In its 15-year history, the federal telecom and television ombudsman recorded the highest number of complaints against Rogers, surpassing any other Canadian provider for the first time. One out of every five complaints is concerning Rogers, overtaking Bell Canada, which received the most complaints in every previous year.
The Commission for Complaints for Telecom-television Services (CCTS), an Ottawa-based agency that aims to resolve customer issues around wireless, internet, home-telephone and TV services, received a total of 14,617 complaints between Aug. 1, 2022 and July 31, 2023 – a 14% increase from the previous year.
Following its merger with Shaw last year, complaints about Rogers shot up by 44% YoY to 2,893. The Toronto-based telecom’s share of complaints has been rising over the past four years, from 11% to 20% out of the total complaints received by the CCTS.
Other Canadian telcos had their fair share of complaints: Bell Canada accounted for 16% while TELUS accounted for 12%.
As per the CCTS report, Rogers customers predominantly raised concerns regarding disclosure issues, wherein they perceived a lack of comprehensive or transparent information. Other prominent issues included billing errors and grievances about unfulfilled promises of credits or refunds. Additionally, there was an increase in complaints about the quality of service.
In retrospect, in July 2022, a quarter of Canada's internet connections were knocked out when Rogers network failed to work. During the first week of January 2024, thousands of users in Canada reportedly experienced brief service disruptions from Rogers due to a technical issue.
“One complaint is one too many and we’re working hard to make sure every interaction we have with millions of Canadians every month is seamless. We’re committed to investing in our networks and our customer experience to ensure our dedicated frontline team has the tools to provide the best service possible,” Rogers spokesperson Cam Gordon said in a statement.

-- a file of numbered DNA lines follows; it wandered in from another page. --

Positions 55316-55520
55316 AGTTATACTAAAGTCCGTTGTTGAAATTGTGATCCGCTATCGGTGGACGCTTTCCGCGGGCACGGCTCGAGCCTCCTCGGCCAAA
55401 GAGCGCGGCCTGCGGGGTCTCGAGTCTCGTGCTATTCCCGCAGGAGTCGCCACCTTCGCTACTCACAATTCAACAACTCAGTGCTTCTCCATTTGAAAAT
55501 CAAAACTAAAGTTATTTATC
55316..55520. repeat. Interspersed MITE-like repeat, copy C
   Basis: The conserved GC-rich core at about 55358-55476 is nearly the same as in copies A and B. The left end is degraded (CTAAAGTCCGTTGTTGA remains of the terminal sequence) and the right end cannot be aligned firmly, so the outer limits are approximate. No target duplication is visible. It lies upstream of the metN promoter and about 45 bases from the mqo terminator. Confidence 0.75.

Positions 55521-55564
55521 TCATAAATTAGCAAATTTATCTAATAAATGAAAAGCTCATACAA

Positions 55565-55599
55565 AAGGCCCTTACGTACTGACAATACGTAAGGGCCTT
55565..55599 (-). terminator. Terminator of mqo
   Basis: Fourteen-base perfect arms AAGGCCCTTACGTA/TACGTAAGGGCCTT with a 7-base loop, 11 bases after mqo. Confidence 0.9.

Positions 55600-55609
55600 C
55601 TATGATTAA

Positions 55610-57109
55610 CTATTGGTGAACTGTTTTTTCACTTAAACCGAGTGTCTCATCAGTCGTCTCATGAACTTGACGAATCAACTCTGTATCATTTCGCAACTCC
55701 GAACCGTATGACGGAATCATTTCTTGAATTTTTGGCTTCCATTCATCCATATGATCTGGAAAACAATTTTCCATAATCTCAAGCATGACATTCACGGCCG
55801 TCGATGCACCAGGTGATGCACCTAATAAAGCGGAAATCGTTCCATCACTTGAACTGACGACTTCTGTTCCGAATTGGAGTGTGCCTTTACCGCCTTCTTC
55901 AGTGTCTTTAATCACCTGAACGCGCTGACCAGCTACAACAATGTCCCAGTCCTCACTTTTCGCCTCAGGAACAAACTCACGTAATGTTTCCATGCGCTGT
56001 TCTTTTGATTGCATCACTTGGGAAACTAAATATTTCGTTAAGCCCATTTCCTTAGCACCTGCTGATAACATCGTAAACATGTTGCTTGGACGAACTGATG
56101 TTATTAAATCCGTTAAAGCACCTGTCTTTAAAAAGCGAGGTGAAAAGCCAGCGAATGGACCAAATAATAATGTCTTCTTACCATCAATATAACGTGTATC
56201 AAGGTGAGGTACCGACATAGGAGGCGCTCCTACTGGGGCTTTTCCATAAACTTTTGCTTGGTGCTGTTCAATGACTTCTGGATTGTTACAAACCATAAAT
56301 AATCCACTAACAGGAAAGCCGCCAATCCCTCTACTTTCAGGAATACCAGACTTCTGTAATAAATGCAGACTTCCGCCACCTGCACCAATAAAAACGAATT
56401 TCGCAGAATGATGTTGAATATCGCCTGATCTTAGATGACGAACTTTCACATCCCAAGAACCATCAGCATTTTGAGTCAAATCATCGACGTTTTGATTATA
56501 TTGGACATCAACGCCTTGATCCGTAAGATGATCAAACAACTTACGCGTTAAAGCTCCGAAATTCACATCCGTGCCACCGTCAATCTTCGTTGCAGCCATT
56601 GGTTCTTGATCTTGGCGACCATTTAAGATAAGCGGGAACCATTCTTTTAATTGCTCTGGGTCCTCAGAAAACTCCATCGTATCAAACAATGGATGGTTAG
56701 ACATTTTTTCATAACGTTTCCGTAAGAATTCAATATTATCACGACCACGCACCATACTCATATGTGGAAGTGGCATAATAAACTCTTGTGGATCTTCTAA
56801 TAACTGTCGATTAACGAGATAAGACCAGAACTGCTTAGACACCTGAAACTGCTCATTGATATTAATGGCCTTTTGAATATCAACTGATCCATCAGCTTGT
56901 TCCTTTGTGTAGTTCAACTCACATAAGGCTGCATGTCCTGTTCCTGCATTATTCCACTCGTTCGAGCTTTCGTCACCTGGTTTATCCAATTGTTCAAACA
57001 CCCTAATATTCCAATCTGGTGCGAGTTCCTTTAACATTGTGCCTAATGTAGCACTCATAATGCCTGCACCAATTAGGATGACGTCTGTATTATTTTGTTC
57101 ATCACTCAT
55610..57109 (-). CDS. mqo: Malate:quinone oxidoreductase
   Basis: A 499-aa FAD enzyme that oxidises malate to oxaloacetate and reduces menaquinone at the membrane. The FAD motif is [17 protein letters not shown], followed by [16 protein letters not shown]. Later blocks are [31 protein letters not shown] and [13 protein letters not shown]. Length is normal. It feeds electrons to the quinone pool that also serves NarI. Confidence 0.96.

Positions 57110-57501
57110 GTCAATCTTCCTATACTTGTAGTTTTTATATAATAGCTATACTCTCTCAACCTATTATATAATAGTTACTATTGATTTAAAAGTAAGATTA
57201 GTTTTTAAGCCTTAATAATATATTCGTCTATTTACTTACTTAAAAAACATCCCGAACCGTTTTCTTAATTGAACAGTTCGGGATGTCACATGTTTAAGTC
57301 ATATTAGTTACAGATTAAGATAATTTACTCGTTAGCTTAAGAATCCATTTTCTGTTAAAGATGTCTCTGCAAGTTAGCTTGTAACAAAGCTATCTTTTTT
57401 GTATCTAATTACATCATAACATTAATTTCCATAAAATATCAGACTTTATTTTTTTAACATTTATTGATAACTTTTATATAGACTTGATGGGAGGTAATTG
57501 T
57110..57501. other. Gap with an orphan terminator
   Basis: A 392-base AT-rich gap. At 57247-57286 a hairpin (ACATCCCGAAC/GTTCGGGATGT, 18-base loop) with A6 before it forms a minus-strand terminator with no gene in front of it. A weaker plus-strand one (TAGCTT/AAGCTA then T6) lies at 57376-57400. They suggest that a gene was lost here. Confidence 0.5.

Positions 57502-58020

Across the industry, wireless issues made up 55% of the total complaints accepted by the CCTS.
Why Investors Should Not Invest in Rogers
As a key service provider, about 1 in 3 Canadians are customers of Rogers. And for the stakeholders, an analysis by Sandpiper Investment Research highlighted why they should not own any of the telco’s shares.
There are six main reasons cited with regards to this matter, one of which is that the company is losing customers to competitors. With the abovementioned report, receiving the most complaints and having major outages as well as minor disruptions could lead to Rogers’ higher customer churn rate.
The complex Rogers' family involvement within the company’s governance isn't shareholder-friendly as they remain to have majority of the voting power. Rising CAPEX is also eating up a decent chunk of the company's earnings. The analyst looked in to how in Rogers' cash flow statement in Q3 2023, the company's adjusted EBITDA goes into capex (about 42.2%). Coupled with significant debt reflected on the company's balance sheet, approximately $512 million was allocated for interest payments in the quarter (totaling $1,324 million year to date). The analyst noted that this allocation doesn't leave substantial leeway for dividend increases or share repurchases, as the majority of operating income is directed towards capital expenditures, interest payments, and sustaining the 3.1% dividend yield.
Other reasons mentioned are a less favorable regulatory environment and highly-levered balance sheet.